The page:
Newcastle's efficient completion of the Merino deal only magnifies frustrations after lacklustre summer
If there was a saving grace during another needlessly dark, concerning and momentum-sapping summer transfer window at Newcastle United, it was the capture of Mikel Merino. The Spanish midfielder joined from Borussia Dortmund on an initial season-long loan with an obligation to buy; a deal proving The Magpies do have a plan in place at St James’ Park.
That they didn’t, in a nutshell, was the worry. There need be no review of a precarious offseason, everybody knows the score; Benitez found targets to work to a brief given to him by owner Mike Ashley, only to rip up his scouting reports and start afresh when it became apparent that promises may be broken.
It felt as though the best manager for years on Tyneside was being taken for a ride, but the fact that Newcastle are ninth in the Premier League with ten points from seven games is a true testament to Benitez and his staff’s ability to work under any circumstances.
But in the midst of deals taking overtime or even failing to reach completion at all, one summed up what Newcastle had hoped everything would be like. Merino was taking his medical before news broke of a possible move; not many knew much about him, but he was a Spain under-21 international who had performed at the summer’s European Championships and someone Dortmund had fought hard to sign a year earlier.
He was down on his luck in Germany, but it soon became clear that only Benitez’s influence could lure him to a club of Newcastle’s current standing. Competition for his signature was barely an issue; the board fought hard to get him ahead of Athletic Club in Spain. It was so swift and satisfying, leaving questions as to why that hadn’t been the status quo all summer.
For all the negativity Ashley has brought to Newcastle United over the years, there have been some examples of his flair with negotiation, even if he hasn’t been the one sitting down to discuss deals; Merino is one of those cases.
Newcastle were wary of repeating the situation with Loïc Remy in 2013; the Frenchman signed on loan from Queen’s Park Rangers and fans were originally led to believe the deal would become permanent. That was not the case, and 13 Premier League goals later, he joined Chelsea after it became apparent he had no desire to extend his stay under Alan Pardew.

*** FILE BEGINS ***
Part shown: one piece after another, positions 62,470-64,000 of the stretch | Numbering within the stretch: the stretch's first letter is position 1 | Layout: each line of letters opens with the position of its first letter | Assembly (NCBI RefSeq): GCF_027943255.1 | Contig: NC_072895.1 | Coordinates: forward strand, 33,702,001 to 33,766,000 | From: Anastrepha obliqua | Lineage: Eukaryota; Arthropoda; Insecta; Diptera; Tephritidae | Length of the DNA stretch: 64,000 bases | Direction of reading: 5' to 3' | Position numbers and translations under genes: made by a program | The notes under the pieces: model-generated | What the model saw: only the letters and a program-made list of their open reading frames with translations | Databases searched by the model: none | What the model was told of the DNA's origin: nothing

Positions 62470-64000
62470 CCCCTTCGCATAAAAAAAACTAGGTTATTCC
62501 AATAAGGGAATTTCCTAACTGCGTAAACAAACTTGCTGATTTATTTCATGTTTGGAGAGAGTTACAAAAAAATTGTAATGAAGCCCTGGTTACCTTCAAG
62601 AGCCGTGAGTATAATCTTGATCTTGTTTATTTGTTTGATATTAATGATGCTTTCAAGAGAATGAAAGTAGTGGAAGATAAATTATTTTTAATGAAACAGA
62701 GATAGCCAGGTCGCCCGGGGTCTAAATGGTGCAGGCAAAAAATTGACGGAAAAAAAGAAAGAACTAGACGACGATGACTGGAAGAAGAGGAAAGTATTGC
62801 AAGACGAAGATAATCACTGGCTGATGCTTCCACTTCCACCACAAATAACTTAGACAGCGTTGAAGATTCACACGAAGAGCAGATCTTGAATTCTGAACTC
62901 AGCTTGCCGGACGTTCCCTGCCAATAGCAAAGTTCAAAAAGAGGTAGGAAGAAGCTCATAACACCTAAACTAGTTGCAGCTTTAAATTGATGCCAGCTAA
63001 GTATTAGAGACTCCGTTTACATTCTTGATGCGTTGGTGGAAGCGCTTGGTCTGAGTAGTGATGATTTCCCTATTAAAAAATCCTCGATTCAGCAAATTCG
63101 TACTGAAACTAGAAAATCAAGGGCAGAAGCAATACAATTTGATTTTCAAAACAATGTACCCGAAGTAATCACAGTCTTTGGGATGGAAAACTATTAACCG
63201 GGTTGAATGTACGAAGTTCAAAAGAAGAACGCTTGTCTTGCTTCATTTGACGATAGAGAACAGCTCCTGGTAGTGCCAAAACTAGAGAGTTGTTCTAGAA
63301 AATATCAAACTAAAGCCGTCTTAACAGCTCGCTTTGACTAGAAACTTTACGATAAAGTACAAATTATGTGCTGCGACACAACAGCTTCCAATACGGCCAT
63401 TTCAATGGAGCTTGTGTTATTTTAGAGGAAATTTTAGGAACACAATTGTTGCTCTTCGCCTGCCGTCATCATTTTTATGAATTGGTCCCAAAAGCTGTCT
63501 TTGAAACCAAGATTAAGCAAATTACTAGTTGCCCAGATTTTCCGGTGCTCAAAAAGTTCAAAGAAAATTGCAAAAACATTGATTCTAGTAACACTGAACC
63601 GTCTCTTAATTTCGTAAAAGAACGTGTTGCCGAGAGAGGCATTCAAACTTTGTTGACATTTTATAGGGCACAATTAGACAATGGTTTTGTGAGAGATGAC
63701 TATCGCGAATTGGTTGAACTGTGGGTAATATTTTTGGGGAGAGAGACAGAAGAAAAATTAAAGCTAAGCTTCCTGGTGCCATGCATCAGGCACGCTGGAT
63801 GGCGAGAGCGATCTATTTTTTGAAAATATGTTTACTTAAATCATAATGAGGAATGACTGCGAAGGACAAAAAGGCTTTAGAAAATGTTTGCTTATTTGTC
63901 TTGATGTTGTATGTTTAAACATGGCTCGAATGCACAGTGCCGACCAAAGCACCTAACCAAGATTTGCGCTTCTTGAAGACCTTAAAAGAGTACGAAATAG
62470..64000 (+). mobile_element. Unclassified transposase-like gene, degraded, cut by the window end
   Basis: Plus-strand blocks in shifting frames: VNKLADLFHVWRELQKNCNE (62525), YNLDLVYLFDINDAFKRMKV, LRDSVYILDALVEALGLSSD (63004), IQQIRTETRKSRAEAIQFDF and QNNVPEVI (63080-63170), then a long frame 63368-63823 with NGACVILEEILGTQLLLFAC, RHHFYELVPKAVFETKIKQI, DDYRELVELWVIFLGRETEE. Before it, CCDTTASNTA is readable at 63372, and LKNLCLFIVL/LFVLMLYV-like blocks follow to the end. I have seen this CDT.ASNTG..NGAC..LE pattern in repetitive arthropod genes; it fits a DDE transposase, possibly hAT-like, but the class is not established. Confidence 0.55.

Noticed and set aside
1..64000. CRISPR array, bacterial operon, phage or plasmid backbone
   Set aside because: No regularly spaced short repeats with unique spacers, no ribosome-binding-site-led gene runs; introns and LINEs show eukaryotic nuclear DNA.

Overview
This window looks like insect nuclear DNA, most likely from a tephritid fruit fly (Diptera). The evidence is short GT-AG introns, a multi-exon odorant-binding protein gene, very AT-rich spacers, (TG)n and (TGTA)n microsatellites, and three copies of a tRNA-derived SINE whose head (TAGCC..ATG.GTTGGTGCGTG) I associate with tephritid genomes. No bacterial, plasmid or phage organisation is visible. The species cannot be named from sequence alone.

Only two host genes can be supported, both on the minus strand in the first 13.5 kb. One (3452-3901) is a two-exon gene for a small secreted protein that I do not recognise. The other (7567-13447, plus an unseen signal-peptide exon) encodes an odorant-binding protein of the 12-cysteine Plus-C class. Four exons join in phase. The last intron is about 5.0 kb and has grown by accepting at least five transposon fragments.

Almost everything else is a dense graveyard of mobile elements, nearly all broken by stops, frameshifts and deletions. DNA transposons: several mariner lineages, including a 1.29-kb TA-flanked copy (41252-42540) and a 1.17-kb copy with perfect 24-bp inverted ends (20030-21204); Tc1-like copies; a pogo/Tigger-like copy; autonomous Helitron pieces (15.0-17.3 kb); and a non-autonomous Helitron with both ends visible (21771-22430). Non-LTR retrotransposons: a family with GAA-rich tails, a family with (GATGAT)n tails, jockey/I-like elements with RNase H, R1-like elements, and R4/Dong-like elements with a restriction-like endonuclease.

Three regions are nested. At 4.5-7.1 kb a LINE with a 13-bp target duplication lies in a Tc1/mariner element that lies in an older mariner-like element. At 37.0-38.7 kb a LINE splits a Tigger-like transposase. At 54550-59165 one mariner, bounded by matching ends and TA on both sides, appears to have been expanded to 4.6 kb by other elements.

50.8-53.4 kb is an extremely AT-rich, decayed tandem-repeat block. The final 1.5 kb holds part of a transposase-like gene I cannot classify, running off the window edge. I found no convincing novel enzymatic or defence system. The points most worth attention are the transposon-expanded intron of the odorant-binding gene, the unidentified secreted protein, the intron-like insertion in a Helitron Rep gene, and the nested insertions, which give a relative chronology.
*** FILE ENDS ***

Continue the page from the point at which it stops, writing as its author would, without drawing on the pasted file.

Every good performance Merino has put in this season, which is every single game truth be told, has only benefitted Newcastle and there were no worries of other teams taking a shine to him. Typically efficient, in regards to this deal, Newcastle paid the rest of the fee to Dortmund and the 21-year-old penned a five-year deal on Friday morning.
It is early days yet, but there is a feeling that Newcastle have found one of the bargains of the summer already; Merino cost just €8million and in a world where transfer fees are heading north at an alarming rate, there can be no complaints.
With his passing, positioning and calmness on the ball way beyond his years, Merino has made a similar impact for Benitez as Xabi Alonso did when he joined Liverpool in 2004, adding a crucial ability to transition defence into attack. That allows Newcastle to remain compact and, heading into Sunday’s clash at Southampton, it will give them half a chance of coming away from St Mary’s with a result.
Traditionally, heading so far south has not done Newcastle much good. Southampton have relished their opportunities at home game against The Magpies for years before they moved away from The Dell and to St Mary’s early this century.
Since the Saints returned to the Premier League in 2012, their rapid rise and Newcastle’s slow collapse towards relegation, has seen form comply with history.
Back to back 4-0 defeats were followed by a 3-1 loss on the last visit. Some very good attacking players, and managers have been in place at one of the most forward-thinking, ambitious clubs in England; their academy and scouting structure have helped build very good teams, but such is the way in football, they have failed to keep the majority of them.
A constant stream of quality replacements appears to be drying up; they don’t appear to be the force they once were.
Cracks began to show under Claude Puel last season, despite an eighth-placed finish and a cup final appearance. The turgid football was a far cry from what had come before and scoring goals has been a problem since Ronald Koeman left for Everton.
Mauricio Pellegrino, Benitez’s former lieutenant at Valencia, has picked up the pieces but, so far, not much has changed. Just five goals scored this season suggests a low scoring affair and one that is very much there for the taking.
Talent is still within the squad at Southampton; Nathan Redmond and Charlie Austin were one-time Newcastle targets, Fraser Forster is one of a few successful academy graduates on Tyneside and Virgil van Dijk has been the talk of the town for months.
But if ever there was a time to put things straight on the South Coast, it is now. Newcastle fans woke up to some fantastic news on Friday morning: Mikel Merino signed a 5 year deal at Newcastle.
He is the kind of player most clubs would love to sign, the kind Southampton have made their trademark over the last five years.
The way it has been done has been refreshing but leaves everybody wondering why this reactiveness has not been a consistent feature of the club’s recent transfer business.